On 9 June 2018, both Prabowo Subianto and Joko Widodo, the two presidential candidates for the 2019 Election announced their running mates. Prabowo would run alongside Sandiaga Uno, who was until recently the Vice-Governor of Jakarta; while Widodo would run with Ma’aruf Amin, the leader of the Indonesian Ulema Council.
Time and time again, Indonesia has seen many political outbursts due to the inflated fear of the Red Spectre of Communism. The most recent outburst occurred at a Lembaga Bantuan Hukum (Legal Aid Institute) in Jakarta following a seminar discussing the 1965 Communist massacre. The office was surrounded by protestors, entrapping the participants inside the walls. Most of those participants were the elderly – survivors and witnesses to the bloody pogrom that marked an important watershed in Indonesian politics. It was not until the following day that participants were allowed to leave, but the damage had already been done.
Involved in this incident were anti-Communist groups and a number of right-wing organisations, such as Front Pembela Islam. This incident indicates the continued stigma of Communism in Indonesia, a result of decades of indoctrination during the New Order.
The LBH office suffered some physical damage; however, I believe we can agree that the damage to Indonesia’s budding democracy should take centre stage.
A specter is haunting Indonesia – the specter of communism. Everyone’s freaking out about it, despite the Indonesian Communist Party (PKI) having been banned for almost 50 years now.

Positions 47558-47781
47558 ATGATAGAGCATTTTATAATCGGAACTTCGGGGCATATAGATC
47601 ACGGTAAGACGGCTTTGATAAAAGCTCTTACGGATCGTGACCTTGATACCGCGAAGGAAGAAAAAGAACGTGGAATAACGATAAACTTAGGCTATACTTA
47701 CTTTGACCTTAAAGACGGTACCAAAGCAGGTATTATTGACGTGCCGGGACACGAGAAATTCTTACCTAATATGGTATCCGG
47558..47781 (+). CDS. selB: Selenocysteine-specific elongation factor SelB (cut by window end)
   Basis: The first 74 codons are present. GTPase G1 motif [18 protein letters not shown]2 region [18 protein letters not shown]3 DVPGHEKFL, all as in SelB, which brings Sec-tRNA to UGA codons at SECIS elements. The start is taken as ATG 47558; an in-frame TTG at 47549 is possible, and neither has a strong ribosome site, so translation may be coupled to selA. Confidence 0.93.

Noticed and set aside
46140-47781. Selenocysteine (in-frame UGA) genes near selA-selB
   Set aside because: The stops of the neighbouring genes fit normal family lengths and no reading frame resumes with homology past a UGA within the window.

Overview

This article was originally published in The Jakarta Post, 1 November 2016.
The more expert analyses I read on the issue of naval and defense modernization in Indonesia, the more I realize that there are many challenges ahead. Though Jokowi does have a grand maritime vision for the country, there are a lot of challenges ahead before Indonesia can become a global maritime fulcrum in Southeast Asia.
A video (above) has spread overnight of an Indonesian representative to the United Nations General Assembly using their right of reply to a statement made by seven Pacific islands. The countries in question are Solomon Islands, Vanuatu, Tuvalu, Tongo, Palau, Nauru, and the Marshall Islands. The issue was regarding human rights violations in Papua. They are referring to the continued repression by the Indonesian armed forces against the Papuan separatists (or perhaps, dissidents).